Briefs for April 17, 2013: Reading programs available at library
■ Moffat County Libraries recently launched 1,000 Books before Kindergarten, a program intended to prepare children to learn to read upon entering school, according to a news release. Families are asked to sign up before their child enters kindergarten, and the library will provide reading logs to track reading. Children will receive a free book when the family reaches certain reading milestones. Families who read 1,000 books to their child before he or she reaches kindergarten have completed the program successfully.
■ A similar program, Ready-Set-Read, is designed to encourage and track reading for elementary school children. Reading logs were sent home through the schools during the first week in March. Children have until May 31 to bring in the completed log to receive a free book. Children who did not receive reading logs can pick one up at the library.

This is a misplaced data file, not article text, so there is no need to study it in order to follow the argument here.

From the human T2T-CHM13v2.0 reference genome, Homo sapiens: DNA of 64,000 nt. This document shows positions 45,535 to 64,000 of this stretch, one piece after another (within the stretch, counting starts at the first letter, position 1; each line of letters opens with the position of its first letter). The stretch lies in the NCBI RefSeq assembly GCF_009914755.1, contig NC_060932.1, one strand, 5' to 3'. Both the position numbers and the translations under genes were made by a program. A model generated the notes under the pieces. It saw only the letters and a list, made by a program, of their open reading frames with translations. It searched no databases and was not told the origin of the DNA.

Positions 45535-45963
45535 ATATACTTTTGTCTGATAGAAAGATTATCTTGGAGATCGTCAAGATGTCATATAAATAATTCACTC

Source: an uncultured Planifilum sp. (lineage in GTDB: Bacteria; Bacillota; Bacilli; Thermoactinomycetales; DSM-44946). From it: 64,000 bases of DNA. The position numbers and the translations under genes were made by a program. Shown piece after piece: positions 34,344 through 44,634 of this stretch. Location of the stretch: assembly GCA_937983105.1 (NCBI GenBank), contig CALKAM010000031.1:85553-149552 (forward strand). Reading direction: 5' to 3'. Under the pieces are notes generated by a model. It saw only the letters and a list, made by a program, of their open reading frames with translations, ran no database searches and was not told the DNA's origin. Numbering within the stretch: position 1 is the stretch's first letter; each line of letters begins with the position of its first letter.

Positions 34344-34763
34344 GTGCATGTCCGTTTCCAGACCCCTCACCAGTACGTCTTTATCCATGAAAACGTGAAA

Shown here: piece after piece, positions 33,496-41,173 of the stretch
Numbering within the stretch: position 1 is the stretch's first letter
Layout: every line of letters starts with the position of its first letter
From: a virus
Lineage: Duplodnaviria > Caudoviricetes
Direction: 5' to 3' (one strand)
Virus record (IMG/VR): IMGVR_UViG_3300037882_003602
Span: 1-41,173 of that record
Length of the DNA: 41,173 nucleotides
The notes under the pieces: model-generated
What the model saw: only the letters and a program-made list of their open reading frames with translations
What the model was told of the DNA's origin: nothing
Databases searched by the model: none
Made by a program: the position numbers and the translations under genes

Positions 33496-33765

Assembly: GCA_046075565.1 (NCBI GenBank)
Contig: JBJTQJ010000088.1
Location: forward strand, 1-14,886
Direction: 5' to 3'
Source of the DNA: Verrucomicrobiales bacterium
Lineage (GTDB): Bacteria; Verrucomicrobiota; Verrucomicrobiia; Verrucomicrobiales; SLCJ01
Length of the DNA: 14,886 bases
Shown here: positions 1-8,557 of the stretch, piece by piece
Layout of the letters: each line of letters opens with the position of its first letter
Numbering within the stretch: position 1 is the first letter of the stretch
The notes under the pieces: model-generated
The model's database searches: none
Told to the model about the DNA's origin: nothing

Seedling trees and shrubs are available
The Colorado First Conservation District is accepting orders for trees and shrubs. The average cost of each tree is less than $1, with a wide variety of species available to plant this spring. The trees will arrive the last week of April. Residents must own an acre or more of land to participate. Order forms are available at the Bureau of Land Management, the Colorado State University Extension Office and the Colorado First Conservation District office at 145 Commerce St. For more information, call 970-824-3476, ext. 101.
Grand Futures collects data from parents
Grand Futures Prevention Coalition is collecting data on parents’ beliefs and perceptions about the use of alcohol, tobacco and other drugs by their children. The survey results will help to inform youth substance use prevention efforts in Northwest Colorado. Parents who have a child in middle school or high school are eligible to take the survey. Your two cents matters, and your feedback is greatly appreciated. To take the Moffat County survey, go to http://www.surveymonkey.com/s/parentsurveymoffat.
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Marijuana was the topic of discussion last week for a number of city officials.